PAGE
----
A matter of font type: The effect of serifs on the evaluation of scientific abstracts

Authors


  • KK, TW, SVK, TW and MAOS contributed to the conception and design of the study, KK, TW, SVK, TW and MAOS contributed to data collection, KK contributed to data analysis, and KK, TW, SVK, TW and MAOS contributed to drafting and writing the article.

Abstract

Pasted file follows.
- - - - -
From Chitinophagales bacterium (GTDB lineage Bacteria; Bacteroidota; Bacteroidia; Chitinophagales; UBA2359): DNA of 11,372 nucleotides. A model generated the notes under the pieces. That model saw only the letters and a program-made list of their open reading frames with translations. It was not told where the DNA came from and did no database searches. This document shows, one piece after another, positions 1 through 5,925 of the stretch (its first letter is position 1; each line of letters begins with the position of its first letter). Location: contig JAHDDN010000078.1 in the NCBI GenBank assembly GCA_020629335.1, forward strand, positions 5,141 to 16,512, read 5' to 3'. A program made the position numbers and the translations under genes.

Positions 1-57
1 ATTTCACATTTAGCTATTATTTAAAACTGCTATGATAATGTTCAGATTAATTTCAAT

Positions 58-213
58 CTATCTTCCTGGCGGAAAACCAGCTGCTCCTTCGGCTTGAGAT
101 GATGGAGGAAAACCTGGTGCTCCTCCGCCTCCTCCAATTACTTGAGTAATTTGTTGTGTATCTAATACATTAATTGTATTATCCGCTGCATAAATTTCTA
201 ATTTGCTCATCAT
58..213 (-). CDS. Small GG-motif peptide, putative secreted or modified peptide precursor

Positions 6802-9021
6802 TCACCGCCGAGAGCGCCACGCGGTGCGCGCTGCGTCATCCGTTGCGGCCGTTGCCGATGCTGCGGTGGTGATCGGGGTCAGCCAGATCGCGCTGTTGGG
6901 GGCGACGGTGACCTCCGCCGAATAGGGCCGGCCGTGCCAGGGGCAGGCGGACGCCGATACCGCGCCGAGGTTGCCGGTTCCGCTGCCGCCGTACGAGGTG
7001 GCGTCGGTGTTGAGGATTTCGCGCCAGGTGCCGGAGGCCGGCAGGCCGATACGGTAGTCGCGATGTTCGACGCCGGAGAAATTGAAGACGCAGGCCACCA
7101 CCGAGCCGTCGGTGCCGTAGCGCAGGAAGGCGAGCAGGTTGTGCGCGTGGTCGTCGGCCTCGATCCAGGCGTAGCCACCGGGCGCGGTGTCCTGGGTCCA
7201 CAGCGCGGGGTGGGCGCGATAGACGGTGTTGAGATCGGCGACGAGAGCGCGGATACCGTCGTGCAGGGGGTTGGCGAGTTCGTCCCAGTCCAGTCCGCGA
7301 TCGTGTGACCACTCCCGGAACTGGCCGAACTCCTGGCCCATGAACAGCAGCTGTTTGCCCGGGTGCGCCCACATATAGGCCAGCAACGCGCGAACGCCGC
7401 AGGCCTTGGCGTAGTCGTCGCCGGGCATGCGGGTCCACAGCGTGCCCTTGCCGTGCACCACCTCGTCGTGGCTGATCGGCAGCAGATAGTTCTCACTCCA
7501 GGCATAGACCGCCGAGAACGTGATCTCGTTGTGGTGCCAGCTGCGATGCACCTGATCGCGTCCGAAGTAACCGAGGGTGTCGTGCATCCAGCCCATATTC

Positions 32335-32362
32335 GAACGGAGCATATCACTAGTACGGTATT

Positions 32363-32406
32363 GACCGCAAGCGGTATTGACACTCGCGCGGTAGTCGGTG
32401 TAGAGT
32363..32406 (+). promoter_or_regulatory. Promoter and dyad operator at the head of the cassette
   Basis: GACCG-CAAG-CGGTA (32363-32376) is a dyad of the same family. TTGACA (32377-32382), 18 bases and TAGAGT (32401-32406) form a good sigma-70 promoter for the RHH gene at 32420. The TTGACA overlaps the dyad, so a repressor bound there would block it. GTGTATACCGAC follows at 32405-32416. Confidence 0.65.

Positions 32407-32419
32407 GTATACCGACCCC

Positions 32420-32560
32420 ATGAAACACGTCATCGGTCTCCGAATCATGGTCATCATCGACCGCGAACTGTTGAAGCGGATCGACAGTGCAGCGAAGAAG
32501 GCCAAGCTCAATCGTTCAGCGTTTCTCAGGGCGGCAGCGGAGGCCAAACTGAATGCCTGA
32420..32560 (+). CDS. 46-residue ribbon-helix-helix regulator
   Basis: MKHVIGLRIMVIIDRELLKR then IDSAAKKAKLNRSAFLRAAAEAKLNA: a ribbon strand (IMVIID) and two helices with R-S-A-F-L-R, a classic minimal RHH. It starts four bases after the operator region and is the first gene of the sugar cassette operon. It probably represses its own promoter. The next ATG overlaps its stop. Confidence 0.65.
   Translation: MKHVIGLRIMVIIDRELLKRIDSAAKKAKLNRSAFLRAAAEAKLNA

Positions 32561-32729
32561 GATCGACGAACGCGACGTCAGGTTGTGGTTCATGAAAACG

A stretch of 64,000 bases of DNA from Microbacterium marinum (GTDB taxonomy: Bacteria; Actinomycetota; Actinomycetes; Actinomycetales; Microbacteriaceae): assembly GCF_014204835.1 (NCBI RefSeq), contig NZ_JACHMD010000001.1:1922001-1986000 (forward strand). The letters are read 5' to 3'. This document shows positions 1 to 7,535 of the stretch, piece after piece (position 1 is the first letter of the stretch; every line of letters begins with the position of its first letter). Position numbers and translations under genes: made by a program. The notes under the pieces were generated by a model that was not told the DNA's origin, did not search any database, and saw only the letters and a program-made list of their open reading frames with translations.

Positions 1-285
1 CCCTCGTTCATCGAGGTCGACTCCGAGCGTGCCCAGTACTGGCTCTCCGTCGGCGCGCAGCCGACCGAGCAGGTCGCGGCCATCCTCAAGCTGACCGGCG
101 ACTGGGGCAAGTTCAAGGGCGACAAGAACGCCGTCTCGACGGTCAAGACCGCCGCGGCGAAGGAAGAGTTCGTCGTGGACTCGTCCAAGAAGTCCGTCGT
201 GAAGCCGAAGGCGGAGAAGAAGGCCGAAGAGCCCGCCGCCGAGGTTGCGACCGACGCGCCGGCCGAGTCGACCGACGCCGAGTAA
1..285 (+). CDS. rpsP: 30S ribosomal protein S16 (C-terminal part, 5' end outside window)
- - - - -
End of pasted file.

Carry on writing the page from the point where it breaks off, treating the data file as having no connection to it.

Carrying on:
Text-based communication is one of the substantial ways of spreading scientific information. While the content and contextual aspects of written words have been widely researched, the impact of font characteristics on text perception is an almost blank page. The following study deals with the influence of serifs on the evaluation of online-presented scientific abstracts. Yet there is only evidence for faster reading times when texts are presented in sans-serif fonts, although the opposite is stated in parts of the literature. The present work examines if the presence or absence of serifs also have an impact on the appraisal of scientific texts when all other important font characteristics do not change. For this purpose, 188 university students participated in an online experiment and rated different aspects of scientific abstracts as well as of the research outlined in the abstracts. The results show that missing serifs led to increased reading speed. However, and in contrast to the perceptual fluency hypothesis, the presence of serifs had a positive effect on all evaluation dimensions. The results of a second study with 187 participants also indicated that reading fluency counteracted the liking of texts. Implications for future studies and media production are discussed.

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